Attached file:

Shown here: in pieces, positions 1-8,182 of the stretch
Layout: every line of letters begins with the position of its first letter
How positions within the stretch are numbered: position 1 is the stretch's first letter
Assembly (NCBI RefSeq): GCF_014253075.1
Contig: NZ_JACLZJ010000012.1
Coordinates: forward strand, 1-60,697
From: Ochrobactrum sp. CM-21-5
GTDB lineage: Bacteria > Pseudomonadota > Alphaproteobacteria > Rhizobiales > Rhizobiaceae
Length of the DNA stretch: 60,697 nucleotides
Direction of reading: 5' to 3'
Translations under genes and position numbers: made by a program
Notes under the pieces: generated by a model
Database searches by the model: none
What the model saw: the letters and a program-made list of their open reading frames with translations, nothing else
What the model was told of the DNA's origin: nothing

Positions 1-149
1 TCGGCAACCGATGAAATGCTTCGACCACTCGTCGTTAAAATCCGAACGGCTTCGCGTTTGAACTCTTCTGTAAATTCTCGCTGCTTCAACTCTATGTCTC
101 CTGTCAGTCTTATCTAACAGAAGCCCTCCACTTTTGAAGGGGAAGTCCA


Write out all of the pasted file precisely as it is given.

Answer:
Shown here: in pieces, positions 1-8,182 of the stretch
Layout: every line of letters begins with the position of its first letter
How positions within the stretch are numbered: position 1 is the stretch's first letter
Assembly (NCBI RefSeq): GCF_014253075.1
Contig: NZ_JACLZJ010000012.1
Coordinates: forward strand, 1-60,697
From: Ochrobactrum sp. CM-21-5
GTDB lineage: Bacteria > Pseudomonadota > Alphaproteobacteria > Rhizobiales > Rhizobiaceae
Length of the DNA stretch: 60,697 nucleotides
Direction of reading: 5' to 3'
Translations under genes and position numbers: made by a program
Notes under the pieces: generated by a model
Database searches by the model: none
What the model saw: the letters and a program-made list of their open reading frames with translations, nothing else
What the model was told of the DNA's origin: nothing

Positions 1-149
1 TCGGCAACCGATGAAATGCTTCGACCACTCGTCGTTAAAATCCGAACGGCTTCGCGTTTGAACTCTTCTGTAAATTCTCGCTGCTTCAACTCTATGTCTC
101 CTGTCAGTCTTATCTAACAGAAGCCCTCCACTTTTGAAGGGGAAGTCCA